She does a great job of writing lyrics that sound good when sung. "Be Be Your Love" has a great chorus that might not read well, but sounds great in the context of the song. Similarly, "I'm loving you like it's 1963" paints a picture of the world the song is trying to evoke and sounds great as a chorus. While I do love Aimee Mann, her songs are rather similar, while these have great variety, both in terms of music and in terms of theme and atmosphere they are trying to evoke.

Wednesday, May 25, 2005

Review Revue

Being break, I've been watching a bunch of films.On March break, I watched a string of absoultely phenomenal films. I loved practically everything I watched. On this break, I have not been so lucky, I've seen some good films, but everything I've watched has its flaws.

This is the only Richard Linklater film I had not seen, largely because it has not been released on DVD. However, the library had the VHS, so I broke one of my major rules and watched a pan and scan presentation of the film. Despite those bad viewing conditions, I was pleasantly surprised by this film, and feel like it's a major piece of the Linklater canon. Linklater's films are notoriously talky, so it's appropriate that he should adapt a play.

The film touches on a lot of classic Linklater themes, chronicling the existence of a group of high school friends, who still live in the town where they grew up, even as they long for something better. It's quite similar to Slacker in that everyone talks big, but always ends up just talking, never doing. The film resonated for me because I am in a similar situation as the characters are, and even though I am going to college, that doesn't change the fact that I'm basically just hanging around.

These people are contrasted with their high school friend, Pony, who has made it big with his band, and is touring. They first sort of skirt around the issue of his success, but eventually it comes to the surface and the other characters are forced to confront their own lack of progress when they see how much Pony has done. Linklater is the master of talky films, and he gets great performances from his cast here, and keeps things interesting despite the fact that not that much happens in the film. I think it does a good job of capturing real life dynamics between friends and people who are drifting away. I'd imagine Linklater felt a lot of what Pony did when he returned home as a successful filmmaker. I feel like Linklater has a better handle on what my generation and the people slightly older than me are going through, and his films reflect the reality of our lives.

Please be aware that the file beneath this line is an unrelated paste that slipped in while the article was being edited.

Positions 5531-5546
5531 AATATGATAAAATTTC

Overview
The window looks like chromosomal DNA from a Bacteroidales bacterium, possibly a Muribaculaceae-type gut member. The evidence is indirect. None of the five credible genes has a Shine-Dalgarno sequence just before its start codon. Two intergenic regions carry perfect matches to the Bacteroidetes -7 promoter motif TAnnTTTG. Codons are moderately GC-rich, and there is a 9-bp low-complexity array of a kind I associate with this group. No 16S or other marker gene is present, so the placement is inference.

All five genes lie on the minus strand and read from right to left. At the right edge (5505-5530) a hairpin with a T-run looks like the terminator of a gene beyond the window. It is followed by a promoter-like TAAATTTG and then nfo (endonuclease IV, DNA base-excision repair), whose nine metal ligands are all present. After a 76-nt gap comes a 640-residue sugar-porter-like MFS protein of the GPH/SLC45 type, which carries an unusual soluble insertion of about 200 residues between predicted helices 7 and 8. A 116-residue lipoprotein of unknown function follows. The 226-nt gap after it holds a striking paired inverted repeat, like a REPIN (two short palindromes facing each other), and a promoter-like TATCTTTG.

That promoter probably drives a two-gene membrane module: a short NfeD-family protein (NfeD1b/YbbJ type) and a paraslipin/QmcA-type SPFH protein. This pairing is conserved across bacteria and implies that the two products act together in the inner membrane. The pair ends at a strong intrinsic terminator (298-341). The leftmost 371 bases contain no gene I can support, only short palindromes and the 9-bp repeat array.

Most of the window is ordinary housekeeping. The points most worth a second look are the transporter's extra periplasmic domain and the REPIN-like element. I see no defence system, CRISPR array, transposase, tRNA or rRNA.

Miller's Crossing
I also watched the Coens' Miller's Crossing. Now, this is a film that has been quite acclaimed, with some people calling it their best. I don't know, but I just didn't like this film. I didn't feel the inventiveness and energy that is present in the Coens' other films, and it reminded me a lot of Richard Linkler's really weak Newton Boys. Both films seem to use a period setting as an excuse for not doing anything else interesting visually or with the narrative. This film was just a series of extended dialogue scenes as we moved through a whole bunch of double crosses that don't really lead anywhere. I didn't like the lead character, Tom, and tommy guns and fedoras alone cannot save a film. I really feel like I missed something with this film, because I don't understand how it could be so acclaimed. Perhaps in a few years, I'll give it another look, but for now, it goes in the bad column.

The Last Temptation of Christ
This is a film I've been wanting to see for a while, ever since I saw the X-Files episode, Amor Fati. This was an episode written by David Duchovny as an homage to Last Temptation, and it's arguably the best episode of the series, as well as one of the most interesting symbolic narratives I've ever seen. It took me five years , and two library checkouts to finally see the film, and it was a bit of a letdown after all that. The idea behind the film is to show Jesus' human side, his weakness and temptation, but the central piece, a fantasy sequence in which he marries Mary Magdalene is a very small piece of the film.

The vast majority of it is a fairly standard Jesus biography. I know that story so it wasn't too exciting to see all those scenes acted out again. I know about the water into wine, I know about Lazarus, and that stuff takes the focus away the film's core. The movie is too long, at 163 minutes. At least 20 minutes could have been cut out without hurting the story. And, the fantasy sequence is too short, that's the core of the film, but it comes about almost as an afterthought. I guess the X-Files episode might have skewed my expectations, but I feel like that episode used the premise a lot better than the film did.

That said, the film looks great, and really places you in a different world. Scorsese always makes good looking films, and this is no exception. Willam Defoe is great as Christ, but Harvey Keitel just doesn't work in this movie. He seems to be from New York not Jeruselam and his performance punctures the illusion of this world.